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February 22, 2018
Amid the ongoing construction frenzy of Seattle, the city also has its own plans for reclaiming the waterfront and upgrading its transportation network to meet the changing needs of its citizens.
For the new waterfront to be successful as a public space, secure connections extending into the neighborhoods will have to be forged for walkers, bikers, wheelchairs, hoverboards, kick scooters and strollers. With fixed rights of way in the downtown core, the transportation network will have to accommodate more people in the same amount of street width.
The first phase of improvements, called "Pike Pine Renaissance: Act One," aims to do both by making investments in the streetscape along Pike and Pine streets up to Capitol Hill.
Because of Pike and Pine streets' gentler topography and the location of iconic destinations along them (Pike Place Market, Westlake Park, the retail core including Nordstrom, Washington State Convention Center and Melrose Market), this corridor has long served as the dominant east-west connection to Capitol Hill and the neighborhoods beyond.
Though cruising downhill at the speed of traffic during the morning rush hour can be thrilling for some, the fragmented and sometimes daunting experience for the average walker or less-confident bicyclist forced to cross lanes of traffic prevents many from enjoying an active way of using the corridor.
Enlivening the walk
In recent years, employment growth and an influx of new residents have resulted in downtown streets teeming with pedestrians and bicyclists. Seattle's population has grown by 21 percent since 2006, according to a Seattle Department of Transportation report released last year. Yet during the same period, vehicle-miles driven fell by more than 3 percent.
With residents shifting their trip choices to transit, walking, biking and carpooling, 95 percent of new trips created by the cityâ€™s 45,000 new workers were absorbed without adding cars to the road.
With more people relying on Seattleâ€™s downtown streets for mobility, the impetus for vibrant, inviting and safe experiences for people on foot has never been greater. For us as urban designers, the mission is simple: to make Pike and Pine consistently great public realms.
Back in 2014, the Downtown Seattle Association with GGN opened the gates to potential transformations of the Pike-Pine corridor with a series of recommendations to enliven the pedestrian experience. Since then, the Office of the Waterfront and ZGF Architects have been tasked with developing priorities for a streetscape improvement project and building consensus with overlapping projects.
The convention center expansion, One Center City and its coordinated effort to implement Center City Bicycle Network, the First Avenue streetcar, and ongoing investments in private property, will all impact Pike and Pike streets, and if coordinated well, could magnify the catalytic potential of the streetscape project.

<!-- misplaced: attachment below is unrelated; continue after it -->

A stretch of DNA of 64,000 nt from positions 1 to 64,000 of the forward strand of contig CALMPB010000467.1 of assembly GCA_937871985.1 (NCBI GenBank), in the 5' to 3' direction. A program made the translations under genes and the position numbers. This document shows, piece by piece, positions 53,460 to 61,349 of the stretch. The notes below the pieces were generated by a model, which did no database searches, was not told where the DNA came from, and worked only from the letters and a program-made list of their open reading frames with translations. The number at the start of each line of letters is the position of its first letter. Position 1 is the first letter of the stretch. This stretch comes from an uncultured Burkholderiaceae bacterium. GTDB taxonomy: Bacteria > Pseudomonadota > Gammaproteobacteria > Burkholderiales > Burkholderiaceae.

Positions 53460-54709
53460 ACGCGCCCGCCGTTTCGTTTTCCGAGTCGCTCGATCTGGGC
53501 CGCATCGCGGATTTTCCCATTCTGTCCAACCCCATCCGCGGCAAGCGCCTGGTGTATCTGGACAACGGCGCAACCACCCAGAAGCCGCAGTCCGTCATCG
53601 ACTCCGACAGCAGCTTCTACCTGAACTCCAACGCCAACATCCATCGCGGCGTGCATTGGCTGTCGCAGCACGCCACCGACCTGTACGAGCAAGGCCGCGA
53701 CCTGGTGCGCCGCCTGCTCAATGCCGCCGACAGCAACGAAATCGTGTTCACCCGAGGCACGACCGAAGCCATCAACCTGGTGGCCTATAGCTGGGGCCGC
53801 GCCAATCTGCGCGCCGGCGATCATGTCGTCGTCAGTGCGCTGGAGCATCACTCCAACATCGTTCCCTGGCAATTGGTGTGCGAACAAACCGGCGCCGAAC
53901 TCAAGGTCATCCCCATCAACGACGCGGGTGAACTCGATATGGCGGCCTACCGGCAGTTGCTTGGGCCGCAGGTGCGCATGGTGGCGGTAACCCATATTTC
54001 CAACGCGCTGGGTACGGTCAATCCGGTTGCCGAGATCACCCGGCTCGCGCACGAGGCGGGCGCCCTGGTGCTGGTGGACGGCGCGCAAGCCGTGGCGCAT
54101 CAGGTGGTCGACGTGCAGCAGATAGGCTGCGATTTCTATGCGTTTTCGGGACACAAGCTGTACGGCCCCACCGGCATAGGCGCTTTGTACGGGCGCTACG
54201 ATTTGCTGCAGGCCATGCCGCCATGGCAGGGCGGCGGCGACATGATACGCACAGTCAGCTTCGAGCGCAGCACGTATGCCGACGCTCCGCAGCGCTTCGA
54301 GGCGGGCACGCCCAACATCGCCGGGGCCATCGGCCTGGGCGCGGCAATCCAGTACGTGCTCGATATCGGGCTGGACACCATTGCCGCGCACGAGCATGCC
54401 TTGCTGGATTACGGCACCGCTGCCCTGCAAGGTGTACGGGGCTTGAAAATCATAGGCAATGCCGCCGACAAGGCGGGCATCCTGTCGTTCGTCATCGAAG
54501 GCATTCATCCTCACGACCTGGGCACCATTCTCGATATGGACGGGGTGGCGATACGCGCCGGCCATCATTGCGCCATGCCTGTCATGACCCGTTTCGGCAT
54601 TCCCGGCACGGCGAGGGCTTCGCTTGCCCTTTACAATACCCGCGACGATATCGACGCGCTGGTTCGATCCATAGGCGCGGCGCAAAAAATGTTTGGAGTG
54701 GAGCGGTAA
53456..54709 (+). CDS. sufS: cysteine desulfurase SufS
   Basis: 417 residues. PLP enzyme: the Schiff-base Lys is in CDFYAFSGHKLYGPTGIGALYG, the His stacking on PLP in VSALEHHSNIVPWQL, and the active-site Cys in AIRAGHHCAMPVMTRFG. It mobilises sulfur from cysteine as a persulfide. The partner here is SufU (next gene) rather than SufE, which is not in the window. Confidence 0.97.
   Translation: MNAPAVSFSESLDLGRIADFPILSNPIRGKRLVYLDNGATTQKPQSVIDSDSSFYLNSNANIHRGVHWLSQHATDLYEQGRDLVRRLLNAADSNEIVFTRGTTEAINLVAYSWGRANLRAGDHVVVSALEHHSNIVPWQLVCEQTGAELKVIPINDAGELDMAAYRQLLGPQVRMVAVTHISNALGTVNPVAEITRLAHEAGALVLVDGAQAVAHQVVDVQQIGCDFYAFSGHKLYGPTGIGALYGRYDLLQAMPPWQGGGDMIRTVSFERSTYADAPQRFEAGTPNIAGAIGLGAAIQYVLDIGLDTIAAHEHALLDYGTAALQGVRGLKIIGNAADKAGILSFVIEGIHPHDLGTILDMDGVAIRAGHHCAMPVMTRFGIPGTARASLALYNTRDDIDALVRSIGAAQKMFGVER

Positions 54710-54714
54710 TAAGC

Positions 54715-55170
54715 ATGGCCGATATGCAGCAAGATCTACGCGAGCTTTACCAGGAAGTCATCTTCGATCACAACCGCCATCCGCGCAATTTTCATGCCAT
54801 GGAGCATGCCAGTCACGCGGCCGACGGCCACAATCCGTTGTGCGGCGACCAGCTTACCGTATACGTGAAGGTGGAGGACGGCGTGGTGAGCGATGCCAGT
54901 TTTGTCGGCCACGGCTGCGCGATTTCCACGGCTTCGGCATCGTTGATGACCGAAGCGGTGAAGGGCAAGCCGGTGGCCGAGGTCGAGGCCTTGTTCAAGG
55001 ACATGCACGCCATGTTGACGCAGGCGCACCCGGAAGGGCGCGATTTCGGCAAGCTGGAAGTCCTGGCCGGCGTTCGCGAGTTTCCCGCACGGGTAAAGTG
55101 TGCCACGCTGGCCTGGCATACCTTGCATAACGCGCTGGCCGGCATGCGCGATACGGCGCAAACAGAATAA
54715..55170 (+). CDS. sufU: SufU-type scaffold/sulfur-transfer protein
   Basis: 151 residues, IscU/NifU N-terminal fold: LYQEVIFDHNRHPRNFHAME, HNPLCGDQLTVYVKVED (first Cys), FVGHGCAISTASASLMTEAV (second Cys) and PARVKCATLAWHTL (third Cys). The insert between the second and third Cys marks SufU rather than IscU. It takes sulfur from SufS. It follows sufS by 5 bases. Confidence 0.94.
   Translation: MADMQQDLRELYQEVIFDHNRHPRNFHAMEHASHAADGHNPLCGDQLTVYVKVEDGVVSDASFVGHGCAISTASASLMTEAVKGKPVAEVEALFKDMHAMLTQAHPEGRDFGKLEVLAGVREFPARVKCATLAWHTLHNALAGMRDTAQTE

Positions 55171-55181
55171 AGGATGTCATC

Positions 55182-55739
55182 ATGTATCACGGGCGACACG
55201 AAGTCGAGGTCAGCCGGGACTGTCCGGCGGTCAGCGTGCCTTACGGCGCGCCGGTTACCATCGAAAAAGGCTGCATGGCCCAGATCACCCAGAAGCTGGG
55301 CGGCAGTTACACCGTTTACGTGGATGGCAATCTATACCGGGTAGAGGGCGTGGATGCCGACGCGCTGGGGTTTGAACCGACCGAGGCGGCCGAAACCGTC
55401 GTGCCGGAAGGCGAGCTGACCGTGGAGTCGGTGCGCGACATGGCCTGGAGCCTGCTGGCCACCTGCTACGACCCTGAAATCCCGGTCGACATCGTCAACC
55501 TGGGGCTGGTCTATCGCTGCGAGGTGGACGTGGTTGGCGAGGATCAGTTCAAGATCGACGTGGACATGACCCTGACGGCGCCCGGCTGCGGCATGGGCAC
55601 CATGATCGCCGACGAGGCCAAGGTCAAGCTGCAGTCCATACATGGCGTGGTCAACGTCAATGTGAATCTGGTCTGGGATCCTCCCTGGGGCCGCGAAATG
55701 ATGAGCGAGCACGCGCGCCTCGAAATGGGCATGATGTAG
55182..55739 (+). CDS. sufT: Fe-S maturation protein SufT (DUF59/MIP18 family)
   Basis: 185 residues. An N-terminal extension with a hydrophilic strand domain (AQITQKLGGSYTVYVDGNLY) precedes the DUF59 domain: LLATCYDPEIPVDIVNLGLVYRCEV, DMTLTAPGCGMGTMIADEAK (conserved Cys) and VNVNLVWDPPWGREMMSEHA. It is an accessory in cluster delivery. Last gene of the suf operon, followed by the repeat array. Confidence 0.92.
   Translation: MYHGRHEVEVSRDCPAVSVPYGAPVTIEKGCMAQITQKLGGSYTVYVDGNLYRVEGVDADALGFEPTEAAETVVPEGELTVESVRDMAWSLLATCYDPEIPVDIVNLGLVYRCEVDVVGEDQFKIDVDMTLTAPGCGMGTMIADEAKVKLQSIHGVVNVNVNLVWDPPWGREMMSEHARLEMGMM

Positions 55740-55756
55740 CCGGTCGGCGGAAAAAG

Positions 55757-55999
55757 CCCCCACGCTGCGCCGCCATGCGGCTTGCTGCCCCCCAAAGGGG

An initial analysis was followed by feedback from a property owner and business owner advisory group (the Sounding Board) and two community public open houses. With this advice, the design team arrived at the idea of focus areas to make transformational changes and repetitive elements for the entire corridor to provide continuity and improve the experience.
A new urban fabric
At the east end, the Interstate 5 bridges, seen as a barrier by many, will be modified with more sidewalk space and dedicated bike lanes. The confluence of potential I-5 bridge improvements, the convention center expansion and its public benefits package, and the objectives of the One Center City Bike Network, led to the possibility of extending the one-way couplet of Pike and Pine farther east so that circulation can be simplified and more space can be attained for safer and pleasant sidewalks and bike lanes.
At the west end, the pedestrian-dominated zones of Pike Place Market and the scramble at First Avenue and Pike Street will be extended up to Second Avenue as a shared street. The energy of Pike Place Market already spills over the curbs with pedestrian activity at First and Pike. The arrival of the streetcar and addition of new hotels will only add more people to that block, confirming the need for a pedestrian-emphasis space.
Over the whole 23 blocks, elements of continuity, such as two-globe light fixtures, planted buffers for bike lanes, and enhanced paving at crossings will provide a consistently improved experience and a message that Pike and Pine are special corridors.
Construction of these Pike Pine Renaissance: Act One public realm improvements could begin in 2020. This effort by the city to improve the walking and cycling experience and add more open space will breathe new life into our streets, complement the investments in transit infrastructure, and perhaps entice more people into a choosing a healthier way of getting to and from work every day.
Heidi Bullinga and Brian McCarter are urban designers with ZGF Architects, part of the design team working with the city of Seattle, Waterfront Seattle and the Downtown Seattle Association to develop a conceptual design plan to enhance the streetscape on Pike and Pine streets between First and Fourth avenues.